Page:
You would think that by now I would be a good judge of which books I would be likely to enjoy or not enjoy, wouldn’t you? Well, apparently not. I’ve bYou would think that by now I would be a good judge of which books I would be likely to enjoy or not enjoy, wouldn’t you? Well, apparently not. I’ve been resisting reading East of Eden for years, convinced that I wouldn’t like it. I’m not sure why I felt that way – maybe because I have memories of reading Steinbeck’s novella The Pearl at school and being unimpressed. Anyway, none of that matters now, because I have finally read East of Eden and loved it!
The novel opens with a description of the Salinas Valley in California. Right from the beginning, I knew I was going to like Steinbeck’s writing in this book.
The Salinas was only a part-time river. The summer sun drove it underground. It was not a fine river at all, but it was the only one we had and so we boasted about it—how dangerous it was in a wet winter and how dry it was in a dry summer. You can boast about anything if it’s all you have. Maybe the less you have, the more you are required to boast.
Samuel Hamilton, the grandfather of the narrator (whom we can assume to be Steinbeck himself), is an Irish immigrant who settles in the valley with his wife, Liza, and their nine children towards the end of the 19th century. Over the course of the novel we get to know the various members of the Hamilton family – some better than others – but of much more interest to me was the story of another family: the Trasks.
Originally from New England, Adam Trask was once nearly killed by his jealous half-brother, Charles, who believed that their father loved Adam more. With the Biblical title of the book (inspired by the line from Genesis: "And Cain went out from the presence of the Lord, and dwelt in the Land of Nod, on the east of Eden") it’s easy to equate the characters of Charles and Adam with Cain and Abel, especially as they begin with the same letters.
Although the brothers have since been reconciled, when Adam marries he and his new wife, Cathy, move to the Salinas Valley, leaving Charles behind to take care of the family farm. It is here in California that Cathy gives birth to twins Aron and Cal (A and C again) and history seems to be about to repeat itself.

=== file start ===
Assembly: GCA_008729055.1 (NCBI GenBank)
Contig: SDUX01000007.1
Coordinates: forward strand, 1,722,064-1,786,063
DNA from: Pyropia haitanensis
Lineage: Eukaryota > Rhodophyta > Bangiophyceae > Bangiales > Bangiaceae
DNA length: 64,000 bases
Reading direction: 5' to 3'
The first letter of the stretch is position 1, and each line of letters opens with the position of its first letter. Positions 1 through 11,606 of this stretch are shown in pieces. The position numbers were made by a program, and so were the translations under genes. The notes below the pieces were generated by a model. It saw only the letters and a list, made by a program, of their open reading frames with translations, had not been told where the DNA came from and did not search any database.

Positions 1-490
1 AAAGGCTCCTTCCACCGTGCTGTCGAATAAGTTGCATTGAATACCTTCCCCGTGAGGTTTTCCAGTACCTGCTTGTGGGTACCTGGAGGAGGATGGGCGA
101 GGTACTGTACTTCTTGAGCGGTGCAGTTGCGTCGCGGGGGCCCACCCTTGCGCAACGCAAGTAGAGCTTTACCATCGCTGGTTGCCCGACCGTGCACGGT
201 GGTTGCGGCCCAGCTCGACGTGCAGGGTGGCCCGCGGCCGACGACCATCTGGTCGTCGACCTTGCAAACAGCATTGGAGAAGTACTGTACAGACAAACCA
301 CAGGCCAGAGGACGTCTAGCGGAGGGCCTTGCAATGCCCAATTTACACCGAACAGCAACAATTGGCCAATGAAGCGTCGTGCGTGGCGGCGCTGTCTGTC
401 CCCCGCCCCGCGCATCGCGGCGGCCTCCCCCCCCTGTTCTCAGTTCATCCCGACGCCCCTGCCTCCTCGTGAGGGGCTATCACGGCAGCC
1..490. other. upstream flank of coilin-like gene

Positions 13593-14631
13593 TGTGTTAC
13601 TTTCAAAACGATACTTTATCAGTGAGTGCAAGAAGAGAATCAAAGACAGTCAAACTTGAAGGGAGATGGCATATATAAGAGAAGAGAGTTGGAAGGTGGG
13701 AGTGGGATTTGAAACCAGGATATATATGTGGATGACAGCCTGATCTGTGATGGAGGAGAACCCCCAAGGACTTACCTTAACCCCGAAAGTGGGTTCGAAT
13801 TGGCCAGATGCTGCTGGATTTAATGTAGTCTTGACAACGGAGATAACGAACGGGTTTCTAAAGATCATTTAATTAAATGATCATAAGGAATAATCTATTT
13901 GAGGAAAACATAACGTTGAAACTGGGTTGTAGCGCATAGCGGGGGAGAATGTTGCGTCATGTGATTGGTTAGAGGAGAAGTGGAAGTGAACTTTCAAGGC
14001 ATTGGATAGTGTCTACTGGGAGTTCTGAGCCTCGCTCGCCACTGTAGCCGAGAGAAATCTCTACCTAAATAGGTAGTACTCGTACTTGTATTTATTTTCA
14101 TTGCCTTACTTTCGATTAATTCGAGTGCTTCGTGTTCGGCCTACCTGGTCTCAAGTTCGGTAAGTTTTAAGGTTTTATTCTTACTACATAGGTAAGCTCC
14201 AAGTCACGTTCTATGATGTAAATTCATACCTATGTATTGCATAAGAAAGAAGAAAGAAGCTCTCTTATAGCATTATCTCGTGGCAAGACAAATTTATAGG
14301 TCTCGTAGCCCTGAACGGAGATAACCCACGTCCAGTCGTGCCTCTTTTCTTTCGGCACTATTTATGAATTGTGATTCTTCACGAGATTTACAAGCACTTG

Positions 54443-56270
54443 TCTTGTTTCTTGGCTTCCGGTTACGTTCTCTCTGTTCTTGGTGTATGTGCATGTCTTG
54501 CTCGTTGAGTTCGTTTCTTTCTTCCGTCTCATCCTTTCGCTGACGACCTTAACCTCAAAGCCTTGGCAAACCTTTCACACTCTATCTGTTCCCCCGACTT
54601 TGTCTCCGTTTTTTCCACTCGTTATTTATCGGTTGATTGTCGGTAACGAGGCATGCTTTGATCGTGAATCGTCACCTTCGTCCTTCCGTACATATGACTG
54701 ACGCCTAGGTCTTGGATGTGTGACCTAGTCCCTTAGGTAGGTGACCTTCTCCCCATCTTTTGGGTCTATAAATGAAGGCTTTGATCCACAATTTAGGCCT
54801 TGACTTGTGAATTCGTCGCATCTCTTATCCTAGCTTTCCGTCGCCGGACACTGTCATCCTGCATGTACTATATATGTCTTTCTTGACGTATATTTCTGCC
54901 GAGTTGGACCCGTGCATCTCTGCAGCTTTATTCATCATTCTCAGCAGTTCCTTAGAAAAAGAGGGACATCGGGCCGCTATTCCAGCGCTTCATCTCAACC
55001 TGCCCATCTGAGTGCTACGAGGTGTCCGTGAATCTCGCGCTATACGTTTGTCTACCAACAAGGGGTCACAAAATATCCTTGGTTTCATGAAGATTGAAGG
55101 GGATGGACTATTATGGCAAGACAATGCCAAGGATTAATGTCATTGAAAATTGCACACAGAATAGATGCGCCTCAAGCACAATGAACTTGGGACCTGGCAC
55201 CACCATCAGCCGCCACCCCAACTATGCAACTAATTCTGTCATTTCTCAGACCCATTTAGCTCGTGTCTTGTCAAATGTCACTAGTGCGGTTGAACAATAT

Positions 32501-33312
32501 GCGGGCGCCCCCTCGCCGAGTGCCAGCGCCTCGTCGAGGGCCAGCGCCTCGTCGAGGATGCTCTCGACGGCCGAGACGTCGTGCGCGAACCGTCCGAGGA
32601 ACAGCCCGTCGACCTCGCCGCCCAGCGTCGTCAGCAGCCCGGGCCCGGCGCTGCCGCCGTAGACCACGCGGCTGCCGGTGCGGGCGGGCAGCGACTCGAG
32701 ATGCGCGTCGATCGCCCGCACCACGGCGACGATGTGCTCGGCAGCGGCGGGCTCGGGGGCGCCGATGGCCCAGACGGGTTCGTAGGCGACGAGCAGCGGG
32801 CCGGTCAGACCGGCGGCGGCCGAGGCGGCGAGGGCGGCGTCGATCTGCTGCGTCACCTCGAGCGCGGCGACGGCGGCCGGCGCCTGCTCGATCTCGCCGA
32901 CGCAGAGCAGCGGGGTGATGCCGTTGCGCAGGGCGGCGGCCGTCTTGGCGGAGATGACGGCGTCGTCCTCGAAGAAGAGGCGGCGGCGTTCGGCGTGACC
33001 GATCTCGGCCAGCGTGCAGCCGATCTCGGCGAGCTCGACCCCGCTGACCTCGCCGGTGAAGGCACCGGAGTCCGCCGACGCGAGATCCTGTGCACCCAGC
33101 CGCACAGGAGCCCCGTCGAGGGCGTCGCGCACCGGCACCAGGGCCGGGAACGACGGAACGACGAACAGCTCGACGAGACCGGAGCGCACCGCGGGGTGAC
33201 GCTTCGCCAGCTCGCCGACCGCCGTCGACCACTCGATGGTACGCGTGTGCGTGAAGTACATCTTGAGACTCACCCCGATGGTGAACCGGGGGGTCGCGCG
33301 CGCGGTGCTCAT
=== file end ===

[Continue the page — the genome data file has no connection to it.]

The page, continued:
The characters in East of Eden range from the very good – such as Adam and Aron – to the completely evil, like Cathy:
There was a time when a girl like Cathy would have been called possessed by the devil. She would have been exorcised to cast out the evil spirit, and if after many trials that did not work, she would have been burned as a witch for the good of the community. The one thing that may not be forgiven a witch is her ability to distress people, to make them restless and uneasy and even envious.
Between the two extremes, there are characters like Cal, whose natures are more nuanced and ambiguous. The idea at the heart of the novel is that there is the potential for both good and evil in each of us and that it’s up to the individual person to choose what they want to be:
"But the Hebrew word, the word timshel—'Thou mayest'— that gives a choice. It might be the most important word in the world. That says the way is open. That throws it right back on a man. For if 'Thou mayest'—it is also true that 'Thou mayest not.'"
Like Charles before him, Cal desperately wants some love and attention from his father and is envious of his brother Aron, but being a complex human being, we see him struggling against temptation and trying to do what he knows is right, sometimes successfully and sometimes not.
My favourite character, though, is definitely Lee, Adam’s Chinese servant: he’s so wise, so loyal, so patient and uncomplaining. Over the course of the novel he becomes much more than just a servant to the Trask family, helping to raise the children, providing valuable insights and offering advice and friendship.